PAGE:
By Kendall Downing
INDIANAPOLIS, Ind. - The city's Ten Point Coalition reaches out to at-risk youth and works the streets five nights a week, hoping to prevent violence. The group got some big financial backing from an everyday citizen this week, with a card containing a $7,000 check.
Rev. Charles Harrison called the donation historic, the biggest they've received from an individual resident. The organization gets money from foundations, fundraisers, and the city to help support their work.
"You and your organization are a blessing to the city and an inspiration to us all," read Harrison as he looked at the card Friday afternoon.
Kim Fortune, the name purely coincidence, signed the check and sent the letter.
"How many times in your life do you get a chance to do something like this," she asked, "They offer a service that nobody else is offering. They're doing something no other group is doing, and I just think that's phenomenal."
Fortune grew up in Indianapolis. She's seen crime grow, too. Her mother died this summer and left her an inheritance; she passed on part of it to protect her hometown.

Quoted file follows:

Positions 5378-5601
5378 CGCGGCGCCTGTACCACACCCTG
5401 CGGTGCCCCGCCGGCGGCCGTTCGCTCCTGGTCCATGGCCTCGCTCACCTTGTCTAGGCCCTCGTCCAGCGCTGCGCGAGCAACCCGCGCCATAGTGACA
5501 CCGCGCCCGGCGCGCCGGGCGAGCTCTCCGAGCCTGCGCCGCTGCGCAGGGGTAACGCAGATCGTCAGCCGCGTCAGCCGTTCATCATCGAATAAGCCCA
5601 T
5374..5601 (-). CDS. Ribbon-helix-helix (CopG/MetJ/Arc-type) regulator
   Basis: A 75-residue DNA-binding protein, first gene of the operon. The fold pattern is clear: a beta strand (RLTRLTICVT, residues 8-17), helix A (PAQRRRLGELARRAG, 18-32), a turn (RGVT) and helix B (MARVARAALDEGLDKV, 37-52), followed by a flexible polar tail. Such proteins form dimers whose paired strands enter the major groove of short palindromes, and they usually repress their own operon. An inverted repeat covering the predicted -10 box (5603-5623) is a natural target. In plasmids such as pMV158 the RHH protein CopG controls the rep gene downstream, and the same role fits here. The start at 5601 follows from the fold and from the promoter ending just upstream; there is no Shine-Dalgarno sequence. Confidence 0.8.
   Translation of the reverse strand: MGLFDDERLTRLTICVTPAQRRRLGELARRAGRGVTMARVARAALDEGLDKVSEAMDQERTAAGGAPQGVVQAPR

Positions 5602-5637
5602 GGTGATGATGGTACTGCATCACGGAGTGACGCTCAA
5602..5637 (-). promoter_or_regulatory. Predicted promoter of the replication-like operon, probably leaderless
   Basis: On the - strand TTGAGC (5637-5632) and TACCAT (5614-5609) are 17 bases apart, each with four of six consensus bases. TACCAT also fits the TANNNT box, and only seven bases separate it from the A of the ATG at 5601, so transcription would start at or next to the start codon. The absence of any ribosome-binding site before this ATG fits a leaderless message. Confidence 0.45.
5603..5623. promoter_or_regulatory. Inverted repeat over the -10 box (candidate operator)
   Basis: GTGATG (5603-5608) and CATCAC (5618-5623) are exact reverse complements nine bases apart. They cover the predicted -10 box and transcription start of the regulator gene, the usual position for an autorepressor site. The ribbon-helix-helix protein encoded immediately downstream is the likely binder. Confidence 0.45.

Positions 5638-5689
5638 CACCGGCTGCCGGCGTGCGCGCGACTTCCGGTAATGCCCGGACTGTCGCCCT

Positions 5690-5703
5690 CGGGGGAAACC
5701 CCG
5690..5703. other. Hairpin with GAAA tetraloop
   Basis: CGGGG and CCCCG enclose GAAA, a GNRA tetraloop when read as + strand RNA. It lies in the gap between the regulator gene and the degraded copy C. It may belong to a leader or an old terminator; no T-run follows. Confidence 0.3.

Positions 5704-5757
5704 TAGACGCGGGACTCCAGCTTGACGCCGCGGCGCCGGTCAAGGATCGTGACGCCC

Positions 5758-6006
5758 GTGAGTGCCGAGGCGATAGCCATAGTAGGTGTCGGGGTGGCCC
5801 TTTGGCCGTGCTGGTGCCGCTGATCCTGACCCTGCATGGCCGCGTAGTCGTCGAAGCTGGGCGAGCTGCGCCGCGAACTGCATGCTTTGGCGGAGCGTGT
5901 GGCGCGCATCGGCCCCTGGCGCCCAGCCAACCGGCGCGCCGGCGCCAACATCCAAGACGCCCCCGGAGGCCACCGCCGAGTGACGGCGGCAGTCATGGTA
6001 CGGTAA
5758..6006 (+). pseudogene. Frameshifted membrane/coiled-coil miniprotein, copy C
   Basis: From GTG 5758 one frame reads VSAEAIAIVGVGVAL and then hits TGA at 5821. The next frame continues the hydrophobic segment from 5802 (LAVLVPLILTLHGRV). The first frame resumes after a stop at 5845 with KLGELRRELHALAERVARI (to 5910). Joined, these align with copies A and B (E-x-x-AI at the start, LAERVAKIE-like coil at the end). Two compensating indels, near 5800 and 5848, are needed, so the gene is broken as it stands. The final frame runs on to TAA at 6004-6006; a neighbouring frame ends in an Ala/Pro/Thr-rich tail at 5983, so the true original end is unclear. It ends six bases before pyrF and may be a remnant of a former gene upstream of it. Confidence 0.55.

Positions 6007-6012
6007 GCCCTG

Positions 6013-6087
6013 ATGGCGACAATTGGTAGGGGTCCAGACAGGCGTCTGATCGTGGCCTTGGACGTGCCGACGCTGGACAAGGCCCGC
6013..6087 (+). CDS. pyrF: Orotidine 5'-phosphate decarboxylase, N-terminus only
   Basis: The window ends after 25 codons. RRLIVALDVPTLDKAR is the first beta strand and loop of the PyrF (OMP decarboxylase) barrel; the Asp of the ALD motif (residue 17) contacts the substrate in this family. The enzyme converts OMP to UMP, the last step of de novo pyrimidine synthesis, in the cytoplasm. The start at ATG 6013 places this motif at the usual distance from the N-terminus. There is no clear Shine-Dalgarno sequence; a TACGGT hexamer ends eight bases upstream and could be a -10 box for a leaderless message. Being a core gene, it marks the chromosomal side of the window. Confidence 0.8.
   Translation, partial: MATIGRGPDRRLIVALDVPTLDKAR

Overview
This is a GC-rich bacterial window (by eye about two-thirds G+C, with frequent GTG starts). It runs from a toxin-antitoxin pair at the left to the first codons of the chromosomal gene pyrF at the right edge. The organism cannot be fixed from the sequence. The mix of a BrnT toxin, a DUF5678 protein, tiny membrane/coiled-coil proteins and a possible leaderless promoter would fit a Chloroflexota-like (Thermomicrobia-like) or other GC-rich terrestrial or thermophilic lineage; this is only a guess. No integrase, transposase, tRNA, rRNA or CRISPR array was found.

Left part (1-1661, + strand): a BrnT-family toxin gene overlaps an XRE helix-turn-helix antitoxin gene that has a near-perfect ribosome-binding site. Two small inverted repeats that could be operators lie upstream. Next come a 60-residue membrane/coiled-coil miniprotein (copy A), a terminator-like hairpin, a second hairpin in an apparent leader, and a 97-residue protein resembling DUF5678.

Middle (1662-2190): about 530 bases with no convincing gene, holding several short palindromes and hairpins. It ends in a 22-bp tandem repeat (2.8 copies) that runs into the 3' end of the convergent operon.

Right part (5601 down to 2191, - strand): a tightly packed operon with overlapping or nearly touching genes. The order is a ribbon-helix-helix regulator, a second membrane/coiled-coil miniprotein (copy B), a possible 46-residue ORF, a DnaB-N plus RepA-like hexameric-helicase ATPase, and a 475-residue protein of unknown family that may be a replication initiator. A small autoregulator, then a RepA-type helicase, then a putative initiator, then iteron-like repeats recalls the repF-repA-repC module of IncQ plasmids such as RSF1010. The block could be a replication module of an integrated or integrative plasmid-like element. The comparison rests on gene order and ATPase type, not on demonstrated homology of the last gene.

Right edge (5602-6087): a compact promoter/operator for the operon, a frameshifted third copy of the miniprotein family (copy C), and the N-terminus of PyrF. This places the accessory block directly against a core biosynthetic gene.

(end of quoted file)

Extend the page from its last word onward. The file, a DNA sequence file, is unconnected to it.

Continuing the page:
"Through her, she's blessing, and I'm blessing," said Fortune.
The $7,000 gift comes on the heels of another big donation. Earlier this month, the Marion County Sheriff's Department gave the Ten Point Coalition 20 bullet proof vests to use as they keep peace on city streets.
Ten Point will take up an invitation to troubled Ferguson, Missouri in the coming weeks to demonstrate their street outreach, put to use here in Indianapolis. But Harrison said the best recognition comes from those at home.
"I think people seem to value the work we're doing a little more," he said, "It really touched my heart to read the note."
Kim Fortune said she's grateful for the group's service.
"I think that their work does a tremendous job of keeping things on keel. I think if they weren't there we might lose other people," she said.
Harrison said the group isn't sure what the money will be used for, but they would like new reflective vests and radios so groups on the streets can better communicate with each other.